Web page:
As the seasons change, the Minnesota Department of Agriculture (MDA) encourages farmers and commercial applicators to know where fall nitrogen fertilizer applications are restricted.
Fall nitrogen fertilizer application is not recommended in all areas of the state due to environmental concerns or risks. Areas with coarse-textured soils or areas above fractured bedrock or karst geology are the most vulnerable to nitrate loss and groundwater contamination. As of September 1, 2020, fall nitrogen fertilizer application in these vulnerable regions is not allowed under the MDA’s Groundwater Protection Rule. View a map of the vulnerable regions of the state.
In other areas of the state where fall nitrogen fertilizer application is allowed, be patient and wait for cooler conditions. Check the soil temperatures and delay fall application of anhydrous ammonia and urea fertilizer, as well as manure, until the average soil temperatures reach 50 degrees F or cooler. This helps prevent nitrogen loss, protect water quality, and ensure more nitrogen will be available for next season’s crop.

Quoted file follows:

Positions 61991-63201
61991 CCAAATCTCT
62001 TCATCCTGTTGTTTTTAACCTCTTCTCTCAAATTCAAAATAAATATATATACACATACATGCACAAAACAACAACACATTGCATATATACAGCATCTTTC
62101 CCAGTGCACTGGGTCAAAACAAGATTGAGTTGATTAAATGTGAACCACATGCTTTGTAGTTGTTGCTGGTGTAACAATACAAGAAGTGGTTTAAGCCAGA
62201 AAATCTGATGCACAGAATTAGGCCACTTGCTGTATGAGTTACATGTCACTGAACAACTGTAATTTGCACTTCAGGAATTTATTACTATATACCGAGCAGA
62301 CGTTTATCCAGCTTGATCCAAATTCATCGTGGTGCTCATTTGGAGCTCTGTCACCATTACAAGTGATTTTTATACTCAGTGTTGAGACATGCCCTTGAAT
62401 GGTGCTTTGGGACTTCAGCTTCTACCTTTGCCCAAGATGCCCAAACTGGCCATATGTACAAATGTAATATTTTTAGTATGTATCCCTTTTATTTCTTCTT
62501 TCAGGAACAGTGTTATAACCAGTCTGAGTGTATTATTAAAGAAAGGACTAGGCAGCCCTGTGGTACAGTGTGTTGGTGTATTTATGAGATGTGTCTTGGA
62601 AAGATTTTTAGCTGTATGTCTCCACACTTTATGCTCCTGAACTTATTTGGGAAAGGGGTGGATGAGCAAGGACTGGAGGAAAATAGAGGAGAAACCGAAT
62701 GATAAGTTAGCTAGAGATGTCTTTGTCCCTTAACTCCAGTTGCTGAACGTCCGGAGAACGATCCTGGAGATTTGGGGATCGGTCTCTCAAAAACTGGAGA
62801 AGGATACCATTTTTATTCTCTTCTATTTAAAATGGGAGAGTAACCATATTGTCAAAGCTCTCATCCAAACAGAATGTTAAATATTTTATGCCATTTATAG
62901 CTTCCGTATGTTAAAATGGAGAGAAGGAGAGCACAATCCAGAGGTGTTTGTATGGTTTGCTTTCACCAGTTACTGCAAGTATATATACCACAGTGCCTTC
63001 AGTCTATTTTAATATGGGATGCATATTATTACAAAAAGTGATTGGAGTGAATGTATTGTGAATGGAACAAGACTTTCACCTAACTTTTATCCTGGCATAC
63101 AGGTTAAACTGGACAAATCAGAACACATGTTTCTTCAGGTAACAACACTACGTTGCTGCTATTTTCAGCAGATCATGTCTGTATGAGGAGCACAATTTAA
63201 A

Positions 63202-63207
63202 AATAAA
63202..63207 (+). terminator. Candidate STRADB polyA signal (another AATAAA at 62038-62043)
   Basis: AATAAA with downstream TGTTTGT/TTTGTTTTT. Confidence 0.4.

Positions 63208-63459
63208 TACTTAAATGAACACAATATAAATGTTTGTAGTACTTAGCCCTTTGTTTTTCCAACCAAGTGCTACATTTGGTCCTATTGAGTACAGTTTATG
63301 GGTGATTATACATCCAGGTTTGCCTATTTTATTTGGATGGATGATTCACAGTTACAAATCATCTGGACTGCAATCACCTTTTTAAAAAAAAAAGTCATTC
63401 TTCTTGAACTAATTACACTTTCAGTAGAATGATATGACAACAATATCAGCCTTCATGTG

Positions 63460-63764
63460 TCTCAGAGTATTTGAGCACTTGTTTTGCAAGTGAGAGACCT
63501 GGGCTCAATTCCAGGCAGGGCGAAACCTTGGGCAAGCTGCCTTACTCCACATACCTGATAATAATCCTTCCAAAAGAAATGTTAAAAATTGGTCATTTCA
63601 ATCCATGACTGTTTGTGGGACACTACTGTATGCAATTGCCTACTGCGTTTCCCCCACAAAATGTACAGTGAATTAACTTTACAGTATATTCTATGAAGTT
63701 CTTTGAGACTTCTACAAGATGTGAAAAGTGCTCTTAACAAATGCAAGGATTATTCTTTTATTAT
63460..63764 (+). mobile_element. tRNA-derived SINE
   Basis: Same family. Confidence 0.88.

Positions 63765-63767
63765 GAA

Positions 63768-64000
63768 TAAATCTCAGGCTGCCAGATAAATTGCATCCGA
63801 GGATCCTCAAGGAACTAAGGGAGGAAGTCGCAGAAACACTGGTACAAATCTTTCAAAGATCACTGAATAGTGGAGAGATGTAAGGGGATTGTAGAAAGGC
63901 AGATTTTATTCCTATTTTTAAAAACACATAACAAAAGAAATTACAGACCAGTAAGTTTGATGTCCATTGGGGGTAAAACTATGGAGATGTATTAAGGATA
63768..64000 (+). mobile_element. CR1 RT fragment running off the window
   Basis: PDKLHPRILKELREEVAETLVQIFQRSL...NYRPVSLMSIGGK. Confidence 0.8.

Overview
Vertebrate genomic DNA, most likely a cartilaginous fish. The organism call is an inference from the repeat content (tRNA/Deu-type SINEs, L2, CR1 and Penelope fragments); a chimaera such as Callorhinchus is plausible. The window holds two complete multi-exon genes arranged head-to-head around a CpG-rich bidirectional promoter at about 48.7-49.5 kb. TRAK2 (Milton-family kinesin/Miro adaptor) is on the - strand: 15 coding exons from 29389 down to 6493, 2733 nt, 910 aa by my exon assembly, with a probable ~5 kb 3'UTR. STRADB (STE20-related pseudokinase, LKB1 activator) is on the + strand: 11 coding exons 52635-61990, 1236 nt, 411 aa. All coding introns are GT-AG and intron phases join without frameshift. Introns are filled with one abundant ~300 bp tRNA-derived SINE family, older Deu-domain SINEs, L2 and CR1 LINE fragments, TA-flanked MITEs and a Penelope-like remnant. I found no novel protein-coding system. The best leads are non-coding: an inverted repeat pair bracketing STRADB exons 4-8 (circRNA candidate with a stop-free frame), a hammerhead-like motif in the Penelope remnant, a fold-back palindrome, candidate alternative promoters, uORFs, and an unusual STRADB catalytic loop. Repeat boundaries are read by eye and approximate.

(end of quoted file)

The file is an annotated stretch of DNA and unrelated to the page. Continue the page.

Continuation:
To assist tracking soil temperature, the MDA provides real-time, 6-inch soil temperatures at 25 locations across the state. In addition, the MDA provides links to soil temperature from the University of Minnesota research stations and the North Dakota Ag Weather Network (NDAWN) weather stations. View the interactive map to find the current 6-inch soil temperature and the past week’s history.
At cooler temperatures, the incorporated nitrogen fertilizer is less likely to be converted to water soluble nitrate. This decrease happens because the microbes in the soil that convert ammonium to nitrate are less active in cooler temperatures. Less activity and less conversion mean more ammonium will remain in the soil. Once ammonium is converted to nitrate, it can be moved by water percolating through the soil, leaching out of the root zone. This commonly occurs in late to early spring when soils thaw.
Although the soil temperature network was established to support application of nitrogen fertilizer, it is equally useful for those applying manure in the fall. University of Minnesota Extension recommends the same temperature delay (6-inch soil temperature below 50 degrees F) to prevent leaching losses. Research from the University of Minnesota showed liquid dairy and hog manure injected in November produced yields 10 bushels per acre higher than manure injected in September and October.
For more information on the Six-inch Soil Temperature Network visit: www.mda.state.mn.us/soiltemp
For more information on the Groundwater Protection Rule visit: www.mda.state.mn.us/nfr
Allen Sommerfeld, MDA Communications